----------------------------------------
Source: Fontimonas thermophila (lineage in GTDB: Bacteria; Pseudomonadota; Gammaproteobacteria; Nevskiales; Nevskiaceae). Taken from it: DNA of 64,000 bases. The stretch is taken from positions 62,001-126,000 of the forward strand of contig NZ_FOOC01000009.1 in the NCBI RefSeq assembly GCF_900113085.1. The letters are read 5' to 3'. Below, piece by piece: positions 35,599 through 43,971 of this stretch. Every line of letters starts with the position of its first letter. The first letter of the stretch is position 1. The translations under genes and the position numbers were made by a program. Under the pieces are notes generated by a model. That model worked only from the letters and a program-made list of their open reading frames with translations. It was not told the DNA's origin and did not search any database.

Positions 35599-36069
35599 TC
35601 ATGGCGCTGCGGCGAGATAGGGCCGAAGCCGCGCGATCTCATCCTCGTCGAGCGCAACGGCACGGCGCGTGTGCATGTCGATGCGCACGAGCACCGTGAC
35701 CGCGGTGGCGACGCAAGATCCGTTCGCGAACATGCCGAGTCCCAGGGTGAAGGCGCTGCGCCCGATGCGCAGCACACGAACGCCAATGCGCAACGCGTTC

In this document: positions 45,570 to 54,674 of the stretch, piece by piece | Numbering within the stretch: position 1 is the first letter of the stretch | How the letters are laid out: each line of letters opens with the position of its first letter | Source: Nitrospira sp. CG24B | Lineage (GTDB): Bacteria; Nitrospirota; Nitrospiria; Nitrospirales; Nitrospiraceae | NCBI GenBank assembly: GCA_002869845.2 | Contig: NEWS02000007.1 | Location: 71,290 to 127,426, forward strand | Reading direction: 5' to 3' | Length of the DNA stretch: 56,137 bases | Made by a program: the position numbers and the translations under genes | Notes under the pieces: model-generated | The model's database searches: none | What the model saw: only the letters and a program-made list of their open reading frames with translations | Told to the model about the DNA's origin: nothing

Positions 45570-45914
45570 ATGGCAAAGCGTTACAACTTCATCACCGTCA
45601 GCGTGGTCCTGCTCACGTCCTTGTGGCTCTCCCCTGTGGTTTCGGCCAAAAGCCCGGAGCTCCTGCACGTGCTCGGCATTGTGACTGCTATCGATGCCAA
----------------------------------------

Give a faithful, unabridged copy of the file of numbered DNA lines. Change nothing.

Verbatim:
Source: Fontimonas thermophila (lineage in GTDB: Bacteria; Pseudomonadota; Gammaproteobacteria; Nevskiales; Nevskiaceae). Taken from it: DNA of 64,000 bases. The stretch is taken from positions 62,001-126,000 of the forward strand of contig NZ_FOOC01000009.1 in the NCBI RefSeq assembly GCF_900113085.1. The letters are read 5' to 3'. Below, piece by piece: positions 35,599 through 43,971 of this stretch. Every line of letters starts with the position of its first letter. The first letter of the stretch is position 1. The translations under genes and the position numbers were made by a program. Under the pieces are notes generated by a model. That model worked only from the letters and a program-made list of their open reading frames with translations. It was not told the DNA's origin and did not search any database.

Positions 35599-36069
35599 TC
35601 ATGGCGCTGCGGCGAGATAGGGCCGAAGCCGCGCGATCTCATCCTCGTCGAGCGCAACGGCACGGCGCGTGTGCATGTCGATGCGCACGAGCACCGTGAC
35701 CGCGGTGGCGACGCAAGATCCGTTCGCGAACATGCCGAGTCCCAGGGTGAAGGCGCTGCGCCCGATGCGCAGCACACGAACGCCAATGCGCAACGCGTTC

In this document: positions 45,570 to 54,674 of the stretch, piece by piece | Numbering within the stretch: position 1 is the first letter of the stretch | How the letters are laid out: each line of letters opens with the position of its first letter | Source: Nitrospira sp. CG24B | Lineage (GTDB): Bacteria; Nitrospirota; Nitrospiria; Nitrospirales; Nitrospiraceae | NCBI GenBank assembly: GCA_002869845.2 | Contig: NEWS02000007.1 | Location: 71,290 to 127,426, forward strand | Reading direction: 5' to 3' | Length of the DNA stretch: 56,137 bases | Made by a program: the position numbers and the translations under genes | Notes under the pieces: model-generated | The model's database searches: none | What the model saw: only the letters and a program-made list of their open reading frames with translations | Told to the model about the DNA's origin: nothing

Positions 45570-45914
45570 ATGGCAAAGCGTTACAACTTCATCACCGTCA
45601 GCGTGGTCCTGCTCACGTCCTTGTGGCTCTCCCCTGTGGTTTCGGCCAAAAGCCCGGAGCTCCTGCACGTGCTCGGCATTGTGACTGCTATCGATGCCAA